By Christopher Gillett
Some Youngstown State University students give plasma to make money while attending college.
Plasma, which makes up 55% of all human blood, is the liquid part that carries around cells and platelets. Once extracted through plasmapheresis, plasma is used for blood transfusions and to make medications to treat diseases.
George Mahramas, a junior graphic and interactive design major, recently began giving his plasma, and said he does it to make some extra cash and help people.
“I’m not relying on [money from plasma] super heavily as like a crutch. It’s more to get a little bit of extra floating money between two paychecks,” Mahramas said. “It’s also just kind of a good thing to do because they can use that sort of plasma to help make antibodies and do transfusions for people.”
Since American college tuition is not publicly funded, many college students give plasma for money. During the Great Recession in 2009, The Jambar covered university students giving their plasma for money.
Before attending YSU, Shawna Allshouse, a junior medical laboratory science major, gave plasma in 2009 to have money to buy diapers and formula for her child. Allshouse said her first time donating plasma was unnerving because she had to travel.
“Just as a young girl who was going there, it was kind of — especially in an area that I didn’t know — it was quite awkward and a little scary,” Allshouse said. “The worst part was being in Sharpsville [Pennsylvania] and having to go all the way to Youngstown, and there’s not more places available to go.”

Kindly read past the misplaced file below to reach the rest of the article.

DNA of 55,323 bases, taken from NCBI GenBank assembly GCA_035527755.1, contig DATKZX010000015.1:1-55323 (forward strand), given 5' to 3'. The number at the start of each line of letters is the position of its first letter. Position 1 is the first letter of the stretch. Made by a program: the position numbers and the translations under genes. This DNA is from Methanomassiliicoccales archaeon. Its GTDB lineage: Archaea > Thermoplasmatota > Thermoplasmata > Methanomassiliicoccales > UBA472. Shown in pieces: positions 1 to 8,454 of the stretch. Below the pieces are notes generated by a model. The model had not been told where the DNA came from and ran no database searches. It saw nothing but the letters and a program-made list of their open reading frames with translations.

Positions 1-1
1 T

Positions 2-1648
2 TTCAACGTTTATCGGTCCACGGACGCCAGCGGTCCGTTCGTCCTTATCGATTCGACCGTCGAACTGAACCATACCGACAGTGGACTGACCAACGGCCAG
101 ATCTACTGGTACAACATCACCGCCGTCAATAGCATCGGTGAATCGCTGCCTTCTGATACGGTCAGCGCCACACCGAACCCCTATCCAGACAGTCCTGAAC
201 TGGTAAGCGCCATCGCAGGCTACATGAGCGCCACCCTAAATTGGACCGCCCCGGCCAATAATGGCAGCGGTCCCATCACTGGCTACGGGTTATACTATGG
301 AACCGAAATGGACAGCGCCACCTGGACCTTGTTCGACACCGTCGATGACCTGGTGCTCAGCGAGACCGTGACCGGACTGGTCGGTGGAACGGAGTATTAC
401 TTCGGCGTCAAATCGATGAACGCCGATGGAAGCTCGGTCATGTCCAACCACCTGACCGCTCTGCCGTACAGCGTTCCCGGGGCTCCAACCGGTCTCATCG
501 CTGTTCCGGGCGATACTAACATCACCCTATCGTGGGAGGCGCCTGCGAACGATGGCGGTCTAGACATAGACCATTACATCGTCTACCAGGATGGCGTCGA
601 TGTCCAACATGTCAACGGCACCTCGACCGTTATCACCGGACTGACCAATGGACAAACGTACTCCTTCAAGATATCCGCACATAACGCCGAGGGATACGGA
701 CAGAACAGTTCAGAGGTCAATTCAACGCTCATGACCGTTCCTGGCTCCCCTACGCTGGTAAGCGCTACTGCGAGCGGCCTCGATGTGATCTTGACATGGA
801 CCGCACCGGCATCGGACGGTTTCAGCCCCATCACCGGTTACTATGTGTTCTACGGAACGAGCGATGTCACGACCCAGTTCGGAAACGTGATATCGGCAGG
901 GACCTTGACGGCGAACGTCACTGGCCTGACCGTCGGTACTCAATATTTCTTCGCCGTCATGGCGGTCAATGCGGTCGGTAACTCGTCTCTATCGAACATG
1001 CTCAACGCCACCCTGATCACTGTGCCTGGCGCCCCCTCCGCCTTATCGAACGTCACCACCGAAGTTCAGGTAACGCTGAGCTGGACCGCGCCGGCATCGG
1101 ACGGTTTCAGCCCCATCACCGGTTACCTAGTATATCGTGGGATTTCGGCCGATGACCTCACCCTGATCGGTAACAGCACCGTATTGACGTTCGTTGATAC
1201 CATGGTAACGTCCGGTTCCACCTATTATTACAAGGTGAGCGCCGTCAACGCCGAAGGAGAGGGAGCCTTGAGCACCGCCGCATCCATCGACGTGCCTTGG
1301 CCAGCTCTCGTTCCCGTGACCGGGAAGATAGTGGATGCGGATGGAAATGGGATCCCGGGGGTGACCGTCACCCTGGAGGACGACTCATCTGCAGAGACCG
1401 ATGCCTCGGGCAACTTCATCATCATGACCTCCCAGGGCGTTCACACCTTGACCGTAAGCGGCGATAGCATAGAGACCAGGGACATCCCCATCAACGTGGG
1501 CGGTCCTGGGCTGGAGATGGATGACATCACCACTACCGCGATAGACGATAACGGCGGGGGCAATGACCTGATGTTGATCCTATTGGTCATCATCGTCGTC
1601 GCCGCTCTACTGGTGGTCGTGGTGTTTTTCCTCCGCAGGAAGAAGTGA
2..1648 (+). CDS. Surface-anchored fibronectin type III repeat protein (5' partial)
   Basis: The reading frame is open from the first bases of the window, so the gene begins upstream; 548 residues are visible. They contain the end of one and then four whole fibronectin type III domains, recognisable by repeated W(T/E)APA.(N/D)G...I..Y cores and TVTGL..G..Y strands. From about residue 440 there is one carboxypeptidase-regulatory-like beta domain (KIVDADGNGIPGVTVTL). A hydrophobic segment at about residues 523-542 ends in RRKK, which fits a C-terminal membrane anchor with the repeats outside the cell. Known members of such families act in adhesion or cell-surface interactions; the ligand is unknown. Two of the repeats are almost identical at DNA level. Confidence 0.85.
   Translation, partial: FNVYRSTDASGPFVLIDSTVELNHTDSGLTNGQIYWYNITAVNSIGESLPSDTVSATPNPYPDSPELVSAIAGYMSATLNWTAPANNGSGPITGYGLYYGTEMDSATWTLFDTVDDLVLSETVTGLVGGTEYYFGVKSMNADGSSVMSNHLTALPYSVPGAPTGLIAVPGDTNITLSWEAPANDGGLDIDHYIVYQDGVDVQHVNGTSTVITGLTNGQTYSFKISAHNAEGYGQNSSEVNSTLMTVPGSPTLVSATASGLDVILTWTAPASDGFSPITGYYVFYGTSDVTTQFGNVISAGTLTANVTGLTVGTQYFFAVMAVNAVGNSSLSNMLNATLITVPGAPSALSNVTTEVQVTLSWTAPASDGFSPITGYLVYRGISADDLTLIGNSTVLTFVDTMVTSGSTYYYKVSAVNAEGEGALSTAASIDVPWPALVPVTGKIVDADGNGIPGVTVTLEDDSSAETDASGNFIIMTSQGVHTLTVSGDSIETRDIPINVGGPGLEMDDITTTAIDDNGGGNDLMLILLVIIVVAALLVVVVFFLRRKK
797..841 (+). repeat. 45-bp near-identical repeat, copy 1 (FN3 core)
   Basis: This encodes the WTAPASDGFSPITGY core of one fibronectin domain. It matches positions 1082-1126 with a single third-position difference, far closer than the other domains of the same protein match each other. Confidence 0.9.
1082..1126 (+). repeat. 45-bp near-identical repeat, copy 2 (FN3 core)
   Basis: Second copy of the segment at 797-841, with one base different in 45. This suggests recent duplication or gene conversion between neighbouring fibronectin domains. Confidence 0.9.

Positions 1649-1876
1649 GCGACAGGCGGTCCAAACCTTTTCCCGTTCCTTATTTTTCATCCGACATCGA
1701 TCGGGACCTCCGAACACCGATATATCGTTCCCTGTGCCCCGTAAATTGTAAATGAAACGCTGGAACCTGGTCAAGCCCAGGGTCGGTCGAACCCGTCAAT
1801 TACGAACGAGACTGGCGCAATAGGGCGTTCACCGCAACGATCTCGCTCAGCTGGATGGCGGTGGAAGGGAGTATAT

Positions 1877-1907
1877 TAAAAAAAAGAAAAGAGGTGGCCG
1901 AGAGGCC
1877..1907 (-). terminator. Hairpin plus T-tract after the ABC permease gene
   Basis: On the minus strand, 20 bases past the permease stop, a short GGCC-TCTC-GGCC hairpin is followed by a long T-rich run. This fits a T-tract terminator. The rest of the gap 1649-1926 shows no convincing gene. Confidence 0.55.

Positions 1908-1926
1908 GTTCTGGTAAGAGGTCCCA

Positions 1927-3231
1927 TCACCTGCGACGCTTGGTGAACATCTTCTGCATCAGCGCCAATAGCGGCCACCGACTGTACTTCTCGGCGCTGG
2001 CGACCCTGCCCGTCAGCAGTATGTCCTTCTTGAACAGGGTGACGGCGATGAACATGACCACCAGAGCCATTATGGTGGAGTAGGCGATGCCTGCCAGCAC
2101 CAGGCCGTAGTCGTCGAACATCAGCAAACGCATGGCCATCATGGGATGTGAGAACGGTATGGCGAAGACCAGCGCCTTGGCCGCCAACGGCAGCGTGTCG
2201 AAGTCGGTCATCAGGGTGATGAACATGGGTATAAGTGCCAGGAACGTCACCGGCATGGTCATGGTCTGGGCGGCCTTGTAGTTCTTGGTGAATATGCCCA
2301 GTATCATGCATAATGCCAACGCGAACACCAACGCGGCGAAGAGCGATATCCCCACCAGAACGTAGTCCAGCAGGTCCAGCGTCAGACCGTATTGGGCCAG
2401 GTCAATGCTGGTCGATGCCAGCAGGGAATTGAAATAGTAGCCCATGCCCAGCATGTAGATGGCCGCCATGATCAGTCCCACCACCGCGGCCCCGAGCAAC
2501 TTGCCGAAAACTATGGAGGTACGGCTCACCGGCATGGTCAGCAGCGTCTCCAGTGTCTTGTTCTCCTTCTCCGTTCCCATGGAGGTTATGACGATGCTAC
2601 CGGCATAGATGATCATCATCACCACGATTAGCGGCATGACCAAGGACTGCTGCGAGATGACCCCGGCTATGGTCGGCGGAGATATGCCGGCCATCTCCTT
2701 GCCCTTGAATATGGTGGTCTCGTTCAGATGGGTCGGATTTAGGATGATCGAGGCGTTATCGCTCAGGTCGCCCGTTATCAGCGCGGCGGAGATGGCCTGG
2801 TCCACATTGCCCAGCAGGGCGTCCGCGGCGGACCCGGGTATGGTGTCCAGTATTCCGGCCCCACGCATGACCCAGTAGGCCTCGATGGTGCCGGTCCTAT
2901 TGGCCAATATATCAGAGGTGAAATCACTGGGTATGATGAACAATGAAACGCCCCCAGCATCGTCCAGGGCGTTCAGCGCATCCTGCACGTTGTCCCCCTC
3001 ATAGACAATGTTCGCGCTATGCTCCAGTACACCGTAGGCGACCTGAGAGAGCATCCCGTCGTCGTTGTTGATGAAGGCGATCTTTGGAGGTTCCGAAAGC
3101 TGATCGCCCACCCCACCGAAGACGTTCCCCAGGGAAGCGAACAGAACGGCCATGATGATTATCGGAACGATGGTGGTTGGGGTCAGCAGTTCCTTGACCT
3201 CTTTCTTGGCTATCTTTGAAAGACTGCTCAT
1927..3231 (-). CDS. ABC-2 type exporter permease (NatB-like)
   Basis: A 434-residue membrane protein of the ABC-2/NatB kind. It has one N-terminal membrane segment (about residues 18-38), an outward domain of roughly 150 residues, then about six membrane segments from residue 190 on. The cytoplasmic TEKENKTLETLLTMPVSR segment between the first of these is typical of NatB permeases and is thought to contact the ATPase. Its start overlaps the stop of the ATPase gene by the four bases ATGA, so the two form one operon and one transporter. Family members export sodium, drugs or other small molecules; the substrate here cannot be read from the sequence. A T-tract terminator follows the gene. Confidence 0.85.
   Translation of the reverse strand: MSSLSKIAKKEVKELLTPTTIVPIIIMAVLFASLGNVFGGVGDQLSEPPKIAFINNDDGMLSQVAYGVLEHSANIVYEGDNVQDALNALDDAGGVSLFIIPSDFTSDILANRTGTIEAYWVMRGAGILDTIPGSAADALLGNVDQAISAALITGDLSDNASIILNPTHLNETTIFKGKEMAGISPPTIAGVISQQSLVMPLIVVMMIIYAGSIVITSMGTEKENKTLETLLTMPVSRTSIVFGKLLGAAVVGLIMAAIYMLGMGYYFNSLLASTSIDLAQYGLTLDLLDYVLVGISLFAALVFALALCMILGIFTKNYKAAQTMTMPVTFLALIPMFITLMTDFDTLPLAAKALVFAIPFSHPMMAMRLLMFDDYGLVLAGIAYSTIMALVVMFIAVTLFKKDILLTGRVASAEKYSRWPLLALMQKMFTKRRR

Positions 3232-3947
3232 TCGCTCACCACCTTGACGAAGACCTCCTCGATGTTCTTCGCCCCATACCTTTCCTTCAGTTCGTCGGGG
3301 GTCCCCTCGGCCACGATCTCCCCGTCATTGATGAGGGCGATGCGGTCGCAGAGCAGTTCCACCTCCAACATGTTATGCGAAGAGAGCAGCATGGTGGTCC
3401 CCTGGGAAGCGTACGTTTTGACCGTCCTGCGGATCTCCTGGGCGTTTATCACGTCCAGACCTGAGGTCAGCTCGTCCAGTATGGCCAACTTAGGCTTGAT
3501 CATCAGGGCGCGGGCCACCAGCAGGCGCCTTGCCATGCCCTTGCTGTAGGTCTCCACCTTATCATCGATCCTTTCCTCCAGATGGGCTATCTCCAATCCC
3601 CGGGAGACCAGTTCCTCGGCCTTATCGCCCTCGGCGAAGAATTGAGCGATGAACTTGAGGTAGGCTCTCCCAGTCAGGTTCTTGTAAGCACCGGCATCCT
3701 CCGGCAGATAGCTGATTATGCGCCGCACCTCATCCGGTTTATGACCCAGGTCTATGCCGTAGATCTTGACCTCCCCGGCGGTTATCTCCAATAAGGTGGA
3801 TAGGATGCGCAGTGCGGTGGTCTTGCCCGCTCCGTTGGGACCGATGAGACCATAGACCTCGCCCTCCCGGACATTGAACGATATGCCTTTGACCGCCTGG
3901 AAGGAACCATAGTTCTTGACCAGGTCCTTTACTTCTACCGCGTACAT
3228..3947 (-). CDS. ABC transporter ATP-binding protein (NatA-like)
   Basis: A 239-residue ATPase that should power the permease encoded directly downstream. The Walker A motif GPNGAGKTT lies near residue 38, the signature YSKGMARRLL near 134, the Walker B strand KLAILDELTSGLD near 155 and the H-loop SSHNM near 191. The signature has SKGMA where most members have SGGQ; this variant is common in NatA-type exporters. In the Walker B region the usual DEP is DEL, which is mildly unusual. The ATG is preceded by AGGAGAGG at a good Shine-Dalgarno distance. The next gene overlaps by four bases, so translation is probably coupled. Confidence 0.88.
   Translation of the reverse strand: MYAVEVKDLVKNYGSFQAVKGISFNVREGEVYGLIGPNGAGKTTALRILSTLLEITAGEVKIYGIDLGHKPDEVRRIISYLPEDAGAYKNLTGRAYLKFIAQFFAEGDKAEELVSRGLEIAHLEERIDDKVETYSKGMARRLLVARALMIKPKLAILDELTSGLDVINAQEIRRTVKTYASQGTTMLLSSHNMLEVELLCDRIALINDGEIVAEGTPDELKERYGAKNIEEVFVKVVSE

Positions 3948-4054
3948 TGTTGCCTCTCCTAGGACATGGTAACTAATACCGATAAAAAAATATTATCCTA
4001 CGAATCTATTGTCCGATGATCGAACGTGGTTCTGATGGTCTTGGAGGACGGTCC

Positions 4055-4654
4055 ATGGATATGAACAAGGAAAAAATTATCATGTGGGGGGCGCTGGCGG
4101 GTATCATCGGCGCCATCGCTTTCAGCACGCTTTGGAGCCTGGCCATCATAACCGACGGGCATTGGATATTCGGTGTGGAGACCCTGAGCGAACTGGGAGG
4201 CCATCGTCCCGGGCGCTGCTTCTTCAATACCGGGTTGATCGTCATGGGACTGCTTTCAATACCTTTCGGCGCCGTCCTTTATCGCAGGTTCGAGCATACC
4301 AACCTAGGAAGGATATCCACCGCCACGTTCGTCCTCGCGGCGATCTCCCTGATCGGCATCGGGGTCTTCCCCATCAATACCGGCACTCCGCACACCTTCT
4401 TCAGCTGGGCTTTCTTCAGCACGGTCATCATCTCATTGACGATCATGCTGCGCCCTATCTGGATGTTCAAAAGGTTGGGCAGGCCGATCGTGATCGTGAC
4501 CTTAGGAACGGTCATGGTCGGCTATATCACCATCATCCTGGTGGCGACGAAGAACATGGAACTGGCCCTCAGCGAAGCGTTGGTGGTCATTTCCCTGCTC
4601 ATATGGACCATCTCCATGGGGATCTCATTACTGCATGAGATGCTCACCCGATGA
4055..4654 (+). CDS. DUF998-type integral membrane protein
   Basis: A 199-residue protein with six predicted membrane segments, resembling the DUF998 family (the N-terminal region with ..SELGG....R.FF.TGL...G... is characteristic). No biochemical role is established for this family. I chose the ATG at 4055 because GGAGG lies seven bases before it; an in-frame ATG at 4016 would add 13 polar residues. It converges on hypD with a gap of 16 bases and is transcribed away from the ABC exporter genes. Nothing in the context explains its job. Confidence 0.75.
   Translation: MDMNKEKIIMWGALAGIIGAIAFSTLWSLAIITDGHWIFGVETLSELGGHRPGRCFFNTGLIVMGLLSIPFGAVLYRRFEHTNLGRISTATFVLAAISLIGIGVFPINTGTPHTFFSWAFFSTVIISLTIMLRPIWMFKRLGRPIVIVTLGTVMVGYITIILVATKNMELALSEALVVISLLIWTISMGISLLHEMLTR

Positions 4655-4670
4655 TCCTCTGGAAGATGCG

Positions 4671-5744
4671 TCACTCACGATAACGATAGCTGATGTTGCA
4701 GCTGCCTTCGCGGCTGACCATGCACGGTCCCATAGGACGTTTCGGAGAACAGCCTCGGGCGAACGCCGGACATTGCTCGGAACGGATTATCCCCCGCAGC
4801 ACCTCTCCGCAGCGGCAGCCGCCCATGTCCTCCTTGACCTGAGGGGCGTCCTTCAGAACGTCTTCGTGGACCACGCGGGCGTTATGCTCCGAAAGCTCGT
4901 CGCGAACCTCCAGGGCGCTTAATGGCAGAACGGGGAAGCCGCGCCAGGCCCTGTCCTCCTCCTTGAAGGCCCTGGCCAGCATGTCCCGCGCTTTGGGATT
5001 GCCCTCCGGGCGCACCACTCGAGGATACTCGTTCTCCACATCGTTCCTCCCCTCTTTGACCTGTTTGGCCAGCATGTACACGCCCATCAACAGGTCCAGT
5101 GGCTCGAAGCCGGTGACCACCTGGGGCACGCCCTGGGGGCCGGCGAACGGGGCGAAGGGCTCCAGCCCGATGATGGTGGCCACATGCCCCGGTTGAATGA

The U.S. is one of five countries that allows plasma to be given for money and is the largest plasma exporter in the world. According to CNBC, blood made up over 2.5% of all American exports in 2021.
Kathleen McLaughlin, a journalist and critic of the plasma industry, and author of “Blood Money: The Story of Life, Death, and Profit Inside America’s Blood Industry,” which analyzes the plasma industry’s influence. McLaughlin said that the plasma industry relies on structural problems in the U.S.
“[The plasma industry] gravitates toward communities and neighborhoods and people who are economically marginalized and it thrives in those places,” McLaughlin said. “We have a whole lot — millions of people — who depend on this as part of their income.”
Because of the desperation of many people who give plasma, there is some stigma around it. McLaughlin said this stigma exists less in college.
“The practice is much less stigmatized with college students than other segments of society,” McLaughlin said. “It’s just become kind of a thing that college kids do to support themselves, to buy books, to buy groceries, to have a little money [and] to go have some extra fun. It doesn’t — I don’t think — come with the same stigma it comes with among working adults.”